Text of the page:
Mick Jagger & Keith Richards
Recording date: October-December 1977 & March-April 1978 Recording location: Pathé Marconi Studios, Paris, France & Atlantic Studios, New York, USA
Producers: The Glimmer Twins Chief engineer: Chris Kimsey
Performed onstage: 1978, 1994-95, 1997, 2002, 2006, 2013, 2015
Bass: Bill Wyman
Acoustic guitar: Keith Richards
Electric guitar: Keith Richards
Pedal steel guitar: Ron Wood
Lead vocal: Mick Jagger
Background vocals: Mick Jagger, Keith Richards & Ron Wood
Pianos: Mick Jagger & Keith Richards
(That was written by Keith and me in c)ombination. I wasn't out to make a disco record, making Far Away Eyes.
We aren't using a pull-string or a lot of slide right now, but Ron plays pedal steel, a bit on Shattered and Far Away Eyes. Country music's a part of the way we do that kind of thing, and it comes through even if it's done with straight guitars sort of pulling up against each other.
(O)n Far Away Eyes, I'm playing piano, though Keith is actually playing the top part - we added it on after. But I wouldn't say this song was influenced specifically by Gram (Parsons). That idea of country music played slightly tongue in cheek - Gram had that in Drugstore Truck Drivin' Man, and we have that sardonic quality, too.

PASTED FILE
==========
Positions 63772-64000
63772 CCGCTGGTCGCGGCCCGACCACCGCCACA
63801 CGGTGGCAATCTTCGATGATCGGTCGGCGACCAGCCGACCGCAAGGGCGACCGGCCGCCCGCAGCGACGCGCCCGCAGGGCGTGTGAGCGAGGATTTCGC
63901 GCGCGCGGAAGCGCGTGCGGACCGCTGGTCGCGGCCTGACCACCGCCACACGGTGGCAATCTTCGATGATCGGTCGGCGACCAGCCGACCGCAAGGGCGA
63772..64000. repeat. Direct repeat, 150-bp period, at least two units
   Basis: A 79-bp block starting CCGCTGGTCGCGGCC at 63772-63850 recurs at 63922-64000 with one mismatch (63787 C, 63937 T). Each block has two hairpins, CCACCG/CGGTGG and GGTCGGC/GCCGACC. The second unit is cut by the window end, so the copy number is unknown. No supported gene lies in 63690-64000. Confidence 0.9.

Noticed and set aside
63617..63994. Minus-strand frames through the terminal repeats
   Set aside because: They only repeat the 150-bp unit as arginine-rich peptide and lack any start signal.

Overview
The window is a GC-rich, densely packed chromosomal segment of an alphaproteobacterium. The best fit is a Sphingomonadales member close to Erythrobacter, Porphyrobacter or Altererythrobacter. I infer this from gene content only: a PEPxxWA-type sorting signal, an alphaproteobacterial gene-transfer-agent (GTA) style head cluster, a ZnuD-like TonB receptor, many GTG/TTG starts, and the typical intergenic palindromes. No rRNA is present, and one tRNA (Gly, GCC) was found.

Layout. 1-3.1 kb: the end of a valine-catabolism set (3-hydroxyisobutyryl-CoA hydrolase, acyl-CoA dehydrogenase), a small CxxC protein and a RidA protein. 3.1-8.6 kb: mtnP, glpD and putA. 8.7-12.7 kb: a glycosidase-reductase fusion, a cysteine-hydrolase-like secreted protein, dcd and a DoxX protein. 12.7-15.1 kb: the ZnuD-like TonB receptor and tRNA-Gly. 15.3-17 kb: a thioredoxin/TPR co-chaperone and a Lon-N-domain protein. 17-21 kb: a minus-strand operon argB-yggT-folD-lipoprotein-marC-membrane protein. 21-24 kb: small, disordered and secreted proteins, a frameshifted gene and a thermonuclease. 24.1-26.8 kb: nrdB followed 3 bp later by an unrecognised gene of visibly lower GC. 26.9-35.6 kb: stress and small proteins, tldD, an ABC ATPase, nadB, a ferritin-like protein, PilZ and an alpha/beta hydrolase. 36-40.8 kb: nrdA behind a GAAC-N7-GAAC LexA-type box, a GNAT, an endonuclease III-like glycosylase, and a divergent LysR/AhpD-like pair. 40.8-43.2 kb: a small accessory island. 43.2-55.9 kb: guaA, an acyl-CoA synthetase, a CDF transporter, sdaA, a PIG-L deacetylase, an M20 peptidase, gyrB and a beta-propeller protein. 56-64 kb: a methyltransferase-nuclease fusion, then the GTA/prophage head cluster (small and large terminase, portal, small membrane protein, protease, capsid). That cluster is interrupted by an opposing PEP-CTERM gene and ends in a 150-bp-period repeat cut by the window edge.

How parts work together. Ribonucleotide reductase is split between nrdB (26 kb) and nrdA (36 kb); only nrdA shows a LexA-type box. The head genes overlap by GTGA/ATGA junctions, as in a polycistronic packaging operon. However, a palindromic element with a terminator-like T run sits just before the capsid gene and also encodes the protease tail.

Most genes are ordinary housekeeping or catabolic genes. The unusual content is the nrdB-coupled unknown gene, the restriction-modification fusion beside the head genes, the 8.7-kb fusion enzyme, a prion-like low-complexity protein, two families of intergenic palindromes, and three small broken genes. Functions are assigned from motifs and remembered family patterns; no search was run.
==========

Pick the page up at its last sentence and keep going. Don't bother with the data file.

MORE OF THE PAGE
I know (Mick) listens to - and used to - a lot of Merle Haggard (who hails from Bakersfield, California) ...When you think about it, he even sings Bakersfield in (Far Away Eyes)... I wonder why Bakersfield? I've got to ask him that. Maybe he don't even know himself. It must go back to him listening to a lot of Merle Haggard.
You know, when you drive through Bakersfield on a Sunday morning or Sunday evening - I did that about six months ago - all the country music radio stations start broadcasting live from L.A. black gospel services. And that's what the song refers to. But the song's really about driving alone, listening to the radio.
It's mimicry, it is, it's parody...
Mick feels the need to get into these caricatures. He's slightly vaudeville in his approach. Far Away Eyes is like that. He did it great every time except for the final take. It's good when he does it straight 'cause it's funny enough without doing a pantomime. It's the SOUND version of what he was doing wrong VISUALLY. When he sings it as a caricature it sounds like it would be great for a show. You expect Mick to walk out in his cowboy duds on an 18-wheeler set (laughs). Or sing it into his CB as part of his skit.
Currently, we're getting knocked for doing Far Away Eyes. Not so much in America, but abroad... where they don't really understand country music... Obviously, we can't play country music like authentic Chicago bluesmen. We do our best, but we can't copy - that's not the idea. And so it comes out the way it does... different!
Yeah, she's real, she's a real girl...
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